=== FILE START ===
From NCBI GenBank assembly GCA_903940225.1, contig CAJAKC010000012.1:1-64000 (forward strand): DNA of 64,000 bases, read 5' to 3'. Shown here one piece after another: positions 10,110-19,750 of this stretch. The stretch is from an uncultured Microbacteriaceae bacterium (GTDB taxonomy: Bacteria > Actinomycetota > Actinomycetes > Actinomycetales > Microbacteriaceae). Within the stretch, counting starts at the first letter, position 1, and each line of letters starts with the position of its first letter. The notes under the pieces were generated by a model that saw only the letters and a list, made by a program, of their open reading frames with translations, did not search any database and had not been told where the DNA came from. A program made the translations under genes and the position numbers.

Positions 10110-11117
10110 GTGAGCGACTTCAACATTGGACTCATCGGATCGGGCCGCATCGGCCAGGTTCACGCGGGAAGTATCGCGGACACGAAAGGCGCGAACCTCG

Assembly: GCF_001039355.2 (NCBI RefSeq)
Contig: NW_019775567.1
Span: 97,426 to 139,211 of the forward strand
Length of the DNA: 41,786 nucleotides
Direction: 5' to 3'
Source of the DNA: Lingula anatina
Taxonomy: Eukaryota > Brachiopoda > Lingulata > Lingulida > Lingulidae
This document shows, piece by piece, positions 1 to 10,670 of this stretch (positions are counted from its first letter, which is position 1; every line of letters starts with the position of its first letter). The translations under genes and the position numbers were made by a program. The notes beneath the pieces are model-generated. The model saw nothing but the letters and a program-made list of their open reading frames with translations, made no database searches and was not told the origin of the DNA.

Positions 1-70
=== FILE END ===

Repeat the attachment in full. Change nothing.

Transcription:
From NCBI GenBank assembly GCA_903940225.1, contig CAJAKC010000012.1:1-64000 (forward strand): DNA of 64,000 bases, read 5' to 3'. Shown here one piece after another: positions 10,110-19,750 of this stretch. The stretch is from an uncultured Microbacteriaceae bacterium (GTDB taxonomy: Bacteria > Actinomycetota > Actinomycetes > Actinomycetales > Microbacteriaceae). Within the stretch, counting starts at the first letter, position 1, and each line of letters starts with the position of its first letter. The notes under the pieces were generated by a model that saw only the letters and a list, made by a program, of their open reading frames with translations, did not search any database and had not been told where the DNA came from. A program made the translations under genes and the position numbers.

Positions 10110-11117
10110 GTGAGCGACTTCAACATTGGACTCATCGGATCGGGCCGCATCGGCCAGGTTCACGCGGGAAGTATCGCGGACACGAAAGGCGCGAACCTCG

Assembly: GCF_001039355.2 (NCBI RefSeq)
Contig: NW_019775567.1
Span: 97,426 to 139,211 of the forward strand
Length of the DNA: 41,786 nucleotides
Direction: 5' to 3'
Source of the DNA: Lingula anatina
Taxonomy: Eukaryota > Brachiopoda > Lingulata > Lingulida > Lingulidae
This document shows, piece by piece, positions 1 to 10,670 of this stretch (positions are counted from its first letter, which is position 1; every line of letters starts with the position of its first letter). The translations under genes and the position numbers were made by a program. The notes beneath the pieces are model-generated. The model saw nothing but the letters and a program-made list of their open reading frames with translations, made no database searches and was not told the origin of the DNA.

Positions 1-70